World trade agreement eludes U.S., European leaders

April 23, 1992|By Gilbert A. Lewthwaite | Gilbert A. Lewthwaite,Washington Bureau

WASHINGTON -- President Bush and European leaders failed yesterday to break the deadlock blocking a new worldwide agreement on trade.

Both sides put undisclosed new ideas on the table, but they remained at odds over the high subsidies that enable European farmers to undercut U.S. prices on the international market.

Portuguese Prime Minister Anibal Cavaco Silva said the Europeans sought a "political impulse" from President Bush to ,, overcome an "impasse." Mr. Bush simply promised to keep negotiating.

The disagreement is stalling progress on other trade issues under the 5-year-old Uruguay Round of the General Agreement on Tariffs and Trade (GATT), which had an informal deadline of mid-April and is aimed at liberalizing trade worldwide.

Jacques Delors, president of the European Commission, the administrative arm of the 12-nation European Community, said after yesterday's White House talks, "We went to Washington with the idea to propose a political opening to the United States. I await patiently the answer of the Americans."

Earlier, Mr. Delors said the Europeans were ready to make a "modest" compromise offer. After the talks with Mr. Bush and U.S. trade officials, he said, "We are together at the modest level."

Mr. Delors said a deadline should be set for the end of June so that the disagreement will not sour the July summit in Munich, Germany, of the leaders of the seven most powerful industrial democracies. Known as the Group of Seven, they are the United States, Canada, Japan, Germany, France, Italy and the United Kingdom.

Mr. Delors pointed out that although only seven national leaders will attend the summit, the trade negotiations involve 108 nations.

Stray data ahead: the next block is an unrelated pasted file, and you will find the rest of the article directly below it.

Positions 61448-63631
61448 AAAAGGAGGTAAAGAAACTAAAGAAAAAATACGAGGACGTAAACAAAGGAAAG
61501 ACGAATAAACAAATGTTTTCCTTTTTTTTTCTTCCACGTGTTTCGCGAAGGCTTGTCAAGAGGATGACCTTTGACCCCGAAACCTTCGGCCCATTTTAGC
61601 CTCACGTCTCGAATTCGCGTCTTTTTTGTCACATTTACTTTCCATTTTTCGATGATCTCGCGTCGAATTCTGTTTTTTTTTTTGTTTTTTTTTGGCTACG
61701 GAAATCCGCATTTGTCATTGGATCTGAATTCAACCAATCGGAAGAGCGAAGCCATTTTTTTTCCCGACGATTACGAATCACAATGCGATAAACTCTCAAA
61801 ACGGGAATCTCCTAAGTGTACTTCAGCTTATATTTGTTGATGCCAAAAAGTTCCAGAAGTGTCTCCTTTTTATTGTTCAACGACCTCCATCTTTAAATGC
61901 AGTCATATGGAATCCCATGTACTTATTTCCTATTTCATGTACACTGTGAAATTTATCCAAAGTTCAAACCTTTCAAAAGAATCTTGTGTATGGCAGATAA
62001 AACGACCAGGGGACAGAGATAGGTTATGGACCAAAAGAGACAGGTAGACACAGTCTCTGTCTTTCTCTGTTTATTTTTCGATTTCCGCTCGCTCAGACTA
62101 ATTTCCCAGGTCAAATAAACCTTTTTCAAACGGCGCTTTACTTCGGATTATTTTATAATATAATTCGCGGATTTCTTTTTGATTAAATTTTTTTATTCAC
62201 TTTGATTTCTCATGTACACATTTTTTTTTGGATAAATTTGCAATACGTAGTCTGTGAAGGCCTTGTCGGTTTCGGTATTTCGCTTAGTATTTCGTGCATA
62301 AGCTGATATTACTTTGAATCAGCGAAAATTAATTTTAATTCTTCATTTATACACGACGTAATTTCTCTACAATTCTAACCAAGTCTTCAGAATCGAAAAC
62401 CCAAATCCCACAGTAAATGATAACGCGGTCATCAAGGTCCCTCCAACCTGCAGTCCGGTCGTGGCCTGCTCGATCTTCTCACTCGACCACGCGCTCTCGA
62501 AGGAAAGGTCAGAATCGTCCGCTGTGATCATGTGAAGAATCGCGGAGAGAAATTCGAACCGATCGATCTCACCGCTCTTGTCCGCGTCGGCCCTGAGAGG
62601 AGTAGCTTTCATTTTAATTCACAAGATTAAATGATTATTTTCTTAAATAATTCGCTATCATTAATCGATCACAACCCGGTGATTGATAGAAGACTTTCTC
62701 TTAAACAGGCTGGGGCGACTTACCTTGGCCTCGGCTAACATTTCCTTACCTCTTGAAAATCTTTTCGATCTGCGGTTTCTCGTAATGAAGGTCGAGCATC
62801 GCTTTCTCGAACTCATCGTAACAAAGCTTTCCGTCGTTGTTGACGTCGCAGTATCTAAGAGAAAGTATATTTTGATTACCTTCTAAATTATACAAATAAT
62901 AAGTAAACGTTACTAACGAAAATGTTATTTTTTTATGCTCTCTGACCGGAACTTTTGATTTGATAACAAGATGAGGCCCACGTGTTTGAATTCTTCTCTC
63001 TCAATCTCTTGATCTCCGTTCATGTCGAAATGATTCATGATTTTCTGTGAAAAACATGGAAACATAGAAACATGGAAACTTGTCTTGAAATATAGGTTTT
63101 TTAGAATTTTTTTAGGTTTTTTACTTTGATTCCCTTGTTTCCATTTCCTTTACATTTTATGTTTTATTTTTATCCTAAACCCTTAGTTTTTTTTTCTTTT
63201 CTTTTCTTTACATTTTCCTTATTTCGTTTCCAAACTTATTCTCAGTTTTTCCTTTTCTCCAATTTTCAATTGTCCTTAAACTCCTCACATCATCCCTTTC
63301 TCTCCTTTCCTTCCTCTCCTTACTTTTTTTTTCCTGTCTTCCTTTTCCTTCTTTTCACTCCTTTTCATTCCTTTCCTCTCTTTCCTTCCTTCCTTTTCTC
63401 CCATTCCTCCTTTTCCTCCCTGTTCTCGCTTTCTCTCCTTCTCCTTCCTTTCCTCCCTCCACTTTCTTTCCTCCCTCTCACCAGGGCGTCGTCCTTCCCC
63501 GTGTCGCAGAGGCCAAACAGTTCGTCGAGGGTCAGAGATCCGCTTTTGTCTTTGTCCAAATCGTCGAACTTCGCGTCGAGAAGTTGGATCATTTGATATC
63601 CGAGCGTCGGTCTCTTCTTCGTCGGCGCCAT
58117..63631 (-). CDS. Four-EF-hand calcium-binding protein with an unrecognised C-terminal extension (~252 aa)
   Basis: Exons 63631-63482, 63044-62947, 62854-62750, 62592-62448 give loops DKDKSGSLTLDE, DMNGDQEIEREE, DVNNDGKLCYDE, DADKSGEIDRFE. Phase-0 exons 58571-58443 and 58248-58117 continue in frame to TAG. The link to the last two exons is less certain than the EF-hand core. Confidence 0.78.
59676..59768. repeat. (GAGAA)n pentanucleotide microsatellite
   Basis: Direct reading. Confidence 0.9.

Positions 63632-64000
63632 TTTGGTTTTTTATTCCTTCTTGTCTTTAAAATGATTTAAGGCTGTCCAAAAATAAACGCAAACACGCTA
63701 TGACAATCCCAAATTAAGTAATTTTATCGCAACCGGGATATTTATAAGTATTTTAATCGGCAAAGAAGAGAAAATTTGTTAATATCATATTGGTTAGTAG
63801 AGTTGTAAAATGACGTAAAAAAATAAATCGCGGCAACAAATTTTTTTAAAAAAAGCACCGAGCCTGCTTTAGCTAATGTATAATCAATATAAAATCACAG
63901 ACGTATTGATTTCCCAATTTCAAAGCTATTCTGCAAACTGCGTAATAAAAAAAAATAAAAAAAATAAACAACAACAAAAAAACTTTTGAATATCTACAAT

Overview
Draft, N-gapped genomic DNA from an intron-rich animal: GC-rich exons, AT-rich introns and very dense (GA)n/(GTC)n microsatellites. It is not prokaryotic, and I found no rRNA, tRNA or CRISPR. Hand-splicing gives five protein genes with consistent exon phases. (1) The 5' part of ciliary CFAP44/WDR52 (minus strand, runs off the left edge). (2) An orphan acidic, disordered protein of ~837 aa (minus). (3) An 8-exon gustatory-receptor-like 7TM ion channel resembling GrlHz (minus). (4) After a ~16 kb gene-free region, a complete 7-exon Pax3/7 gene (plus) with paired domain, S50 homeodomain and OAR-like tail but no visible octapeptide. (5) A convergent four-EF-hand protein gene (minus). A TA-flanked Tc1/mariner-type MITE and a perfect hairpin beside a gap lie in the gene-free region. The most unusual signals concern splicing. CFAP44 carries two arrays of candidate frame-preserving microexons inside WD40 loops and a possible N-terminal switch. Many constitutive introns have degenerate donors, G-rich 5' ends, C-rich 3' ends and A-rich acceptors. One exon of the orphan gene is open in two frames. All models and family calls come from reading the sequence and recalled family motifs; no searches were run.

"If we want to keep, or regain, the momentum, we must fix a deadline," he said.

Thomas Niles, assistant secretary of state for European and Canadian affairs, said at a briefing after the talks, "There is no deadline. There is a desire on the part of all contracting parties to wrap up these negotiations as quickly as possible."

If the deadlock is not broken, he said, it will be on the Group of Seven's agenda in Munich.

Mr. Niles said the U.S. negotiators had not embraced any of the new European proposals, but "neither did they embrace any of our ideas."

"The differences are there, . . . but we are going to continue to work on it," he said.

Bush administration officials had warned against expecting a breakthrough, saying a central problem was that the Europeans are trying to reform their common agricultural policy while trying to reach international agreement under GATT.

Mr. Cavaco Silva said the Europeans were united on the agricultural issue. "We keep close together," he said. "I think on -- the main issue, the community is not divided."

European expectations of a breakthrough at yesterday's meeting were reined in by concern that the U.S. presidential election, with its emphasis on job creation and its pressure for protectionism, would dampen administration enthusiasm for any trade concessions.

Mr. Bush denied that the election year was a factor in the administration's posture and said he remained committed to achieving a global trade agreement that would spur economic growth in the United States and abroad.

Neither side gave details of the new ideas, but the three main areas of disagreement are:

* Reduction of internal farm subsidies. The GATT secretariat has called for reductions of 20 percent. The EC wants its set-aside program, which is used to pay farmers for idling land to reduce surplus production of food, to be excluded. The United States wants to limit any exclusions.

* Reduction of export subsidies. The GATT secretariat has proposed reducing them by 36 percent in budgetary terms and 24 percent in volume. The Europeans accept the cash reduction but reject the volume cut. The Bush administration favors both.

* The cereal market. The GATT proposes tariff-free import of cereal substitutes, such as corn gluten feed and citrus pellets, which are produced widely in the United States. The Europeans fear that those could be used to compensate for any cuts they make in natural cereal production. They want new protection.

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